Newswise — During the coronavirus (COVID-19) pandemic, you’ve probably noticed countless people in public spaces wearing face coverings in a way that leaves their noses uncovered.
It’s understandable that wearing masks and face coverings, although strongly recommended by many medical experts, can be uncomfortable at times. The hot summer weather likely will make it even more uncomfortable.
Nonetheless, proper use of masks and facial coverings—putting them over your mouth AND your nose—is highly encouraged. Covering the nose and mouth is essential as the coronavirus can be unknowingly spread via respiratory droplets when you speak, sneeze, laugh or cough.
“As America gradually loosens restrictions on activities, we are beginning to see new spikes in cases in many states, so it is important that we remain aware of the risk,” says Alexander Chen, M.D., FACP, of the Division of Infectious Diseases at Sinai Hospital of Baltimore. “Wearing a mask is an important part of controlling the spread of COVID-19. There are many reports that people who are infected can spread the illness even before they feel sick or have a fever. A cloth mask or disposable surgical mask limits the distance that the virus can travel when the wearer breathes, coughs or sneezes.”
Chen adds: “For the mask to be most effective, it should cover both the mouth and nose. Wearing masks may help protect the wearer. However, the main benefit of wearing a mask is to help protect others. Loosening your mask, even just for a moment, is more a risk to other people than the wearer.”
In addition to general discomfort, medical conditions such as heart disease, asthma, emphysema and other lung diseases that normally cause breathing problems can make mask wear more problematic. People with these conditions have a higher risk for serious complications from COVID-19 and thus should avoid crowds.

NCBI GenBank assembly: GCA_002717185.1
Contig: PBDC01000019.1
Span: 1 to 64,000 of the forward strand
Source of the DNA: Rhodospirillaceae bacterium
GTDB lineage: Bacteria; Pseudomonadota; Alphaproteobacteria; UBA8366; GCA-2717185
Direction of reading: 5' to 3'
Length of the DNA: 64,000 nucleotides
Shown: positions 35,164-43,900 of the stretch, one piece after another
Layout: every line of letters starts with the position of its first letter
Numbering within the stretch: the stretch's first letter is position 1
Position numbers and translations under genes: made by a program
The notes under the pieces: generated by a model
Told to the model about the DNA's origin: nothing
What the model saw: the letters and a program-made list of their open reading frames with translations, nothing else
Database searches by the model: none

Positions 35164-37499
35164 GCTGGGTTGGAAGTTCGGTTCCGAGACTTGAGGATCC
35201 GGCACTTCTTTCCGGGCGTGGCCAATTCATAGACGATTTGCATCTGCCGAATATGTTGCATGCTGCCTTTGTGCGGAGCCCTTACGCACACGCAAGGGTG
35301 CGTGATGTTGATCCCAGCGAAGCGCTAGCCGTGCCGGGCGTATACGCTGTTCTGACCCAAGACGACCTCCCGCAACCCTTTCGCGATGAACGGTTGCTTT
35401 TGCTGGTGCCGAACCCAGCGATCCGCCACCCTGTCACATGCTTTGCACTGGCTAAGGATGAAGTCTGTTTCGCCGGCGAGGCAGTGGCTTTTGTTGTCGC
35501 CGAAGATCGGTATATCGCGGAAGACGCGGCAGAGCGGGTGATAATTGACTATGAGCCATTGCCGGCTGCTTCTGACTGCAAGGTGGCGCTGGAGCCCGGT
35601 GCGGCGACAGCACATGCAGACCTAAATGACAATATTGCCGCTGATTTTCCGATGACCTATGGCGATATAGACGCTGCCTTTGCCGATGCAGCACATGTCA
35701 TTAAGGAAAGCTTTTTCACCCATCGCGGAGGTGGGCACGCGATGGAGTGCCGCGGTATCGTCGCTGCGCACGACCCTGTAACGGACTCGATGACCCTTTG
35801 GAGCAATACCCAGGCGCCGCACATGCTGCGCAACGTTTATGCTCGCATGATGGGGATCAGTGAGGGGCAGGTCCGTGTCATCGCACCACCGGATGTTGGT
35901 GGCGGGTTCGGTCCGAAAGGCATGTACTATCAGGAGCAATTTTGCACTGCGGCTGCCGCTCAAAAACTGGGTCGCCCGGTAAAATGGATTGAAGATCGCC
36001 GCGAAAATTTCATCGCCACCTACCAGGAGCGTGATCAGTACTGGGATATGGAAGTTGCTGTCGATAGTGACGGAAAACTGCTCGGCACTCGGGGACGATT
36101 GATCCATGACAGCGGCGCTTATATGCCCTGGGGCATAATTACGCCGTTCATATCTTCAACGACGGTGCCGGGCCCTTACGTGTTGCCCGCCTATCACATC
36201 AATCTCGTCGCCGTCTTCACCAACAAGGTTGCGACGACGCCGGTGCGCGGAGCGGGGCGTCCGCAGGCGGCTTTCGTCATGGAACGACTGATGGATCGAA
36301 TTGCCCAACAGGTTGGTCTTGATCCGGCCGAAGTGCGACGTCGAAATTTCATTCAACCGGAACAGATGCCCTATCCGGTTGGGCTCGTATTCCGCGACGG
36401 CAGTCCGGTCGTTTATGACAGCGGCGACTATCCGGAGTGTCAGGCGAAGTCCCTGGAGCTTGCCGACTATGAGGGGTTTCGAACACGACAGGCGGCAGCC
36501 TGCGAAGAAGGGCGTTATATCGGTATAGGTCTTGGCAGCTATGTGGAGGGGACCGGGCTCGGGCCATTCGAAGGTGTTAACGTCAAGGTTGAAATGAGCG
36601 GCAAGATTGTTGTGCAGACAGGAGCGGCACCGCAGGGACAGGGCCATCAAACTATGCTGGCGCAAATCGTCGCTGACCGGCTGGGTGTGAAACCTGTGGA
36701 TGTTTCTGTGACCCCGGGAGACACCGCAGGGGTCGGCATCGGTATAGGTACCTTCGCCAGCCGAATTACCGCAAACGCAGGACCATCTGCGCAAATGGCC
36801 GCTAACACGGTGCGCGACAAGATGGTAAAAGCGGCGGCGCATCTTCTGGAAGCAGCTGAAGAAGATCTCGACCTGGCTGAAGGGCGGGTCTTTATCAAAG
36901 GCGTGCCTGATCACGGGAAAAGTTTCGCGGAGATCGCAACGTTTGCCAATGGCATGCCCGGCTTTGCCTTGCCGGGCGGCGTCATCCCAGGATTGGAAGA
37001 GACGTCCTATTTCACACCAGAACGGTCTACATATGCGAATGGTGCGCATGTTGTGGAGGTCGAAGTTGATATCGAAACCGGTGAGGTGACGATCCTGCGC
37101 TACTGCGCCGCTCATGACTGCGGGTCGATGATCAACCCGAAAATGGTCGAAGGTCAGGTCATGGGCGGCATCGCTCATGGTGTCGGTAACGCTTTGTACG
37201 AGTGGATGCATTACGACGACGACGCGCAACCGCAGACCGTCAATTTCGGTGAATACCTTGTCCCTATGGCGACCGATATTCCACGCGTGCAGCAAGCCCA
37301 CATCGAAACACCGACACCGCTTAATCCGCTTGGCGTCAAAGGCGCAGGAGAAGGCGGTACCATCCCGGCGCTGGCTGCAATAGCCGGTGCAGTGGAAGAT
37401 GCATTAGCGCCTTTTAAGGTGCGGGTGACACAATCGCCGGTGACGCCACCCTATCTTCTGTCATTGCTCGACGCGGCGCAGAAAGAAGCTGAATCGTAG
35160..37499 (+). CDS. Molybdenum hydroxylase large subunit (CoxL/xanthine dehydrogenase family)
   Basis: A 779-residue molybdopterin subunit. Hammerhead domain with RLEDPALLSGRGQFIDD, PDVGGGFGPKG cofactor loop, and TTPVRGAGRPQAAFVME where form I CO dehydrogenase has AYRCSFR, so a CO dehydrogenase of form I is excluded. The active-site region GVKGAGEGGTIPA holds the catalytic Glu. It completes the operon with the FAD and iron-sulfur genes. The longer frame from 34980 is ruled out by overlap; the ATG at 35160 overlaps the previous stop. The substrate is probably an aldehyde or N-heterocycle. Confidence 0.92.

If you have a serious medical condition and find wearing a mask too uncomfortable, you should try to avoid infection by staying at least six feet away from others and asking friends or family members to run errands for you, Chen says. If you must go out and you struggle to breathe through your mask or facial covering at some point, you may need to loosen or remove it briefly. “First, stop any activity you are doing to see if you can breathe easier. Try to leave the crowd. Before touching your mask or face, try to make sure your hands are clean,” Chen says.
Adds Janice Rey, B.S., MT(ASCP), CIC, director of Infection Prevention & Control at LifeBridge Health: “Move away from others as best you can before removing the face mask or face covering. Keeping space between you and others is one of the best tools we have to avoid being exposed to this virus and slowing its spread.”
Indoors or outdoors?
Medical experts are still learning about COVID-19 and which masks offer the best protection. However, experts say it is most important to wear a mask while indoors, such as when you’re at work or inside a store.
“We know that COVID-19 spreads easily indoors, but we still don’t know much yet about the risk of spread outdoors,” Chen says. “The general rule of staying six feet apart is still a good idea when possible. It is necessary to wear a mask while outdoors if you will be less than six feet apart.”
Chen adds: “It’s very difficult to wear a mask when running or exercising vigorously, so those activities should be done in uncrowded areas.”
Instead of tight-fitting N95 masks, wear disposable, loose-fitting surgical masks or face coverings for normal, everyday activities. “N95 masks are only needed in high-risk situations, such as caring for a patient who is infected,” Chen says.